Clive Bowen

June 2006

Publication: Ceramic Review

Clive Bowen

The Scottish Gallery

 

 

Clive Bowen range of functional slipware accesses the traditions of English and Japanese ceramics and creates a satisfying, solid and comfortable synthesis.

 

Bowen, who trained as an apprentice with Michael Leach at Yelland pottery from 1965 to 1969 is based in Shebbear near Holsworthy in north Devon where he operates a traditional wood- fired kiln capable of firing up to 1000 pots at a time. Almost all of his pots are thrown using the the local iron-rich Fremington earthenware clay which has been used for centuries in the area. The dark clay – the body and substance of Bowen's vessels – is decorated with slip made from creamy ball clay, also found locally.

 

Bowen's range of tableware extends from large flasks to jugs and from platters to bowls. His 'palette' is muted, earthy, warm and homely – browns, ochres and umbers; occasionally, dark resonant blues, greys  and purples make their way into platters and other vessels.

 

All of the work here was made specifically for this exhibition and its shows – there is a remarkable degree of freshness in Bowen's pottery; although many of the forms and designs are tried and tested they never appear repetitive or formulaic. They are original studio works – made in the spirit of a grounded English utilitarian and rural tradition – which adopt Bernard Leach's  original apporach laid out in works such as A Potter's Life which encourgaed established a recognection between place, material, function, tradition and design.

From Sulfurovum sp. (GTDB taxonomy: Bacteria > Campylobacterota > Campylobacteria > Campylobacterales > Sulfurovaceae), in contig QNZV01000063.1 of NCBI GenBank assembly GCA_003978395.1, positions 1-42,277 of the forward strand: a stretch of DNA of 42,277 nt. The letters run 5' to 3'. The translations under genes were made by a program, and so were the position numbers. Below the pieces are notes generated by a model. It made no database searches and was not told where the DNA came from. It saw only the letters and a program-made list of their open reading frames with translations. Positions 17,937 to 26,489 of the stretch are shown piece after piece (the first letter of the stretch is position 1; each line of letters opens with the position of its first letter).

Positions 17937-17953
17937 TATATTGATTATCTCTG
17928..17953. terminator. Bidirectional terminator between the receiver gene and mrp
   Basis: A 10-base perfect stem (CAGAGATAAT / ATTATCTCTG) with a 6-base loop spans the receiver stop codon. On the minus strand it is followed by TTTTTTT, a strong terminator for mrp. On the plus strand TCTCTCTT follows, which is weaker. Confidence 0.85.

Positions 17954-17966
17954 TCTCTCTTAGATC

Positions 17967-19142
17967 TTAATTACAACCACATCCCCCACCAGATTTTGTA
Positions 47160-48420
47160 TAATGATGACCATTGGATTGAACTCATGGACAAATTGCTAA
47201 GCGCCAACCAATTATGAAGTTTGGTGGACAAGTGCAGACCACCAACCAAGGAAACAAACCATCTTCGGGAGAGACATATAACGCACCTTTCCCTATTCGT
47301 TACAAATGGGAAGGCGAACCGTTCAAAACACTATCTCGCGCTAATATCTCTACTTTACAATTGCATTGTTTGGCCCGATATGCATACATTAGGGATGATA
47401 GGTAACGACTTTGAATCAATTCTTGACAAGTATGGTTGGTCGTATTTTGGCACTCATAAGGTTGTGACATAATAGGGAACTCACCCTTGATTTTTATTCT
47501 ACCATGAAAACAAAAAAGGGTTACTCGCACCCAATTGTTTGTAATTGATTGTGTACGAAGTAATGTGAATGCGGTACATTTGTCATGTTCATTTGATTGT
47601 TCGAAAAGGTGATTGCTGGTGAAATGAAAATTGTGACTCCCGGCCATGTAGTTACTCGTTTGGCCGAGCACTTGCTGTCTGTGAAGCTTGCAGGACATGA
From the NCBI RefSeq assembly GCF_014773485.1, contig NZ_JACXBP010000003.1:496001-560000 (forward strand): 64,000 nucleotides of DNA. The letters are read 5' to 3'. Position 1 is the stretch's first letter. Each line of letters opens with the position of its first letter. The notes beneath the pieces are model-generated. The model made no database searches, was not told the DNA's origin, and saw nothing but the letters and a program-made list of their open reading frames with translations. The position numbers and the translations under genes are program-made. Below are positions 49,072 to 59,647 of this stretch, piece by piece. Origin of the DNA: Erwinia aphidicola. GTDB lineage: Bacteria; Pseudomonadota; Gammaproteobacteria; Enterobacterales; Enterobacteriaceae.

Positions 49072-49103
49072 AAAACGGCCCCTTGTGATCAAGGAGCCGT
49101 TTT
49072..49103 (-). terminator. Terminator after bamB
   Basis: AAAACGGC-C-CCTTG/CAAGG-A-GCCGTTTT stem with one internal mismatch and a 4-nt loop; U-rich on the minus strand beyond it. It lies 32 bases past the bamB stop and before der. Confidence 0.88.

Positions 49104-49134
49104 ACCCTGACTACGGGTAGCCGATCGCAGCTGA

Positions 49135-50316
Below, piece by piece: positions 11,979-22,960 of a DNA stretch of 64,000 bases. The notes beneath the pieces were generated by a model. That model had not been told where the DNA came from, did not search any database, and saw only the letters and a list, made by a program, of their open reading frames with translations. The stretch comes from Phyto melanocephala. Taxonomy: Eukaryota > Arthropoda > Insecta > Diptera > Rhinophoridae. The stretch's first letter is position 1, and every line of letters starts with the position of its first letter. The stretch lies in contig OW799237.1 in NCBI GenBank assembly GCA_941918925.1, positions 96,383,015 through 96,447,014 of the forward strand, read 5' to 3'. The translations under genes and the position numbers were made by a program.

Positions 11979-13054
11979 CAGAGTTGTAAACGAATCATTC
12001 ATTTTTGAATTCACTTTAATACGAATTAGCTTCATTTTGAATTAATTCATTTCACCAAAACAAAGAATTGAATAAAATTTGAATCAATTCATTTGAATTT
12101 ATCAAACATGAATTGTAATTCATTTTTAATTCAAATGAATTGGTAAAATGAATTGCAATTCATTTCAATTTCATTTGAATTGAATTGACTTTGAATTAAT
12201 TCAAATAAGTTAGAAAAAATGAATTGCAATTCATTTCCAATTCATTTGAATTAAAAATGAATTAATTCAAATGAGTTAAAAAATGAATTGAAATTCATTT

Interestingly, although the aethetics and techniques were passed down the Leach line to Bowen he had never himslef visited Japan until last year. Commenting on this Bowen has written:

 

The form and function of my work can be traced back to centuries-old pots such as English medieval jugs abd early Tamba ware from Japan. I hope that I am re-inventing them and not merely imitating them. My first visit to Japan...was an inspiration, causing me to look again as forms I hadn't made for several years, such as flasks and bottles (I last made these in 1971) as well as exploring new shapes. There is a wealth of forms contained within what we might loosely call 'domestic ware'....

 

 

A collection of three tea caddies seems to emphasise this approach – broadly similar in form and size, they are also highly indiviual, decorated with a painterly but restrained hand; they would seem ideal, essentail companions to a tea ceremony or to everday domestic use.

 

Bowen's initial training at Cardiff College of Art in the mid-1960's where he studied painting and etching has had an undeniable influence of the way he uses slip as a decorative visual medium.